In The Old Republic, I don’t know if we can assume any different, but the relative (pseudo) high cost of raw materials might invalidate them as a primary traded item. First off, putting goods at an actual cost to gather, while a great idea, actually gives people an estimate of their worth. To use completely made-up numbers – if it costs 100 credits to get 10 pieces of steel, then we can generally infer that the minimum value of that steel is 10 credits per. To turn a profit, we must sell it at 11 credits per. That’s basic math that anyone can get.

However, if we have a player farming by hand and foot, that is, actually driving around and picking up the nodes themselves, he might decide to sell for 8 or 9 credits per – thus, our first player will be unable to turn any profit (assuming he’s impatient), which might force him to just retire from gathering from crew skills as a money-making alternative. It is entirely possible that the system will discourage its own use simply by making materials more expensive than the market will bear.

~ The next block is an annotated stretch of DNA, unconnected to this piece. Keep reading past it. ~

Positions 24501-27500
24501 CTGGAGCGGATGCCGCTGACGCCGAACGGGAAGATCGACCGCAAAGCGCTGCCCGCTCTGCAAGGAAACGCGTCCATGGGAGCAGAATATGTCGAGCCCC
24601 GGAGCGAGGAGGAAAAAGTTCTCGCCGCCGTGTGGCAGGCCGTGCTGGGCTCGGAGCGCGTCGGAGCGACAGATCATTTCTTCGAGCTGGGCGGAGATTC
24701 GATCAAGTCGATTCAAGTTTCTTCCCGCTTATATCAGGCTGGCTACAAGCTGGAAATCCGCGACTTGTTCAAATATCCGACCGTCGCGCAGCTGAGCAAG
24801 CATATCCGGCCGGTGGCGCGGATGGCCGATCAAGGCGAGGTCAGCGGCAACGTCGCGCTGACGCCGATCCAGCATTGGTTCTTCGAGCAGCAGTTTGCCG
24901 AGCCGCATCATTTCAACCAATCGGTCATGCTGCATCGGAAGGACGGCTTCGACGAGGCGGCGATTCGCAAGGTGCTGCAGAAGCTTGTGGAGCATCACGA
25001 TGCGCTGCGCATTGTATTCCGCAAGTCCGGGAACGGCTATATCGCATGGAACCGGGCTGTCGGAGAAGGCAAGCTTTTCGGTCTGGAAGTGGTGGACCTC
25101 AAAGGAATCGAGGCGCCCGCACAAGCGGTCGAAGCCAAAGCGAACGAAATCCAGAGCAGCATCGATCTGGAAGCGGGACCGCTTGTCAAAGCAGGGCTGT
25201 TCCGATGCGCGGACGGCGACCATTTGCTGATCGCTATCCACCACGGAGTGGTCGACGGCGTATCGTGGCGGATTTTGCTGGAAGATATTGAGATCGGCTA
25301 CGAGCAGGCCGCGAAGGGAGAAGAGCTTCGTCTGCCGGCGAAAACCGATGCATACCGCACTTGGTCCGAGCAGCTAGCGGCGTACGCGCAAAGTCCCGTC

But wait, Momus, you’re forgetting the rare raw materials you can only get from gathering with your crewmates! Except that I’m not. What will likely happen, under the scenario I discussed, is that the resource gathering professions ignore the bulk of what they get, or it becomes end-products, and instead they focus entirely on those rare materials. The bulk of the raw materials of standard quality (i.e. where the wealth usually is) gets discarded or used, and not distributed as the baseline. It could be good, and it could be bad; and it could be that lots of items get reverse engineered in the process.

The fruits of your labors...and possibly just as reverse engineering fodder.

The potential problem here is that it could decrease the amount of activity on the auction house. Another basic law of economics is that if you can’t make money from it, there’s no reason to do it. It gets muddled when looking into the crystal ball – after all, it’s a numbers tweak. But if it’s expensive enough to discourage farming of raw materials through the crew skills system, it might be enough to discourage good trading. The price controls on crew skills will dictate a lot of what you see on the auction house, both in terms of volume and pricing – you might see quite a bit of stuff at a close (but above) price point to what it costs for crew skills, or you’ll see less and it’ll be cheaper than the crew skills.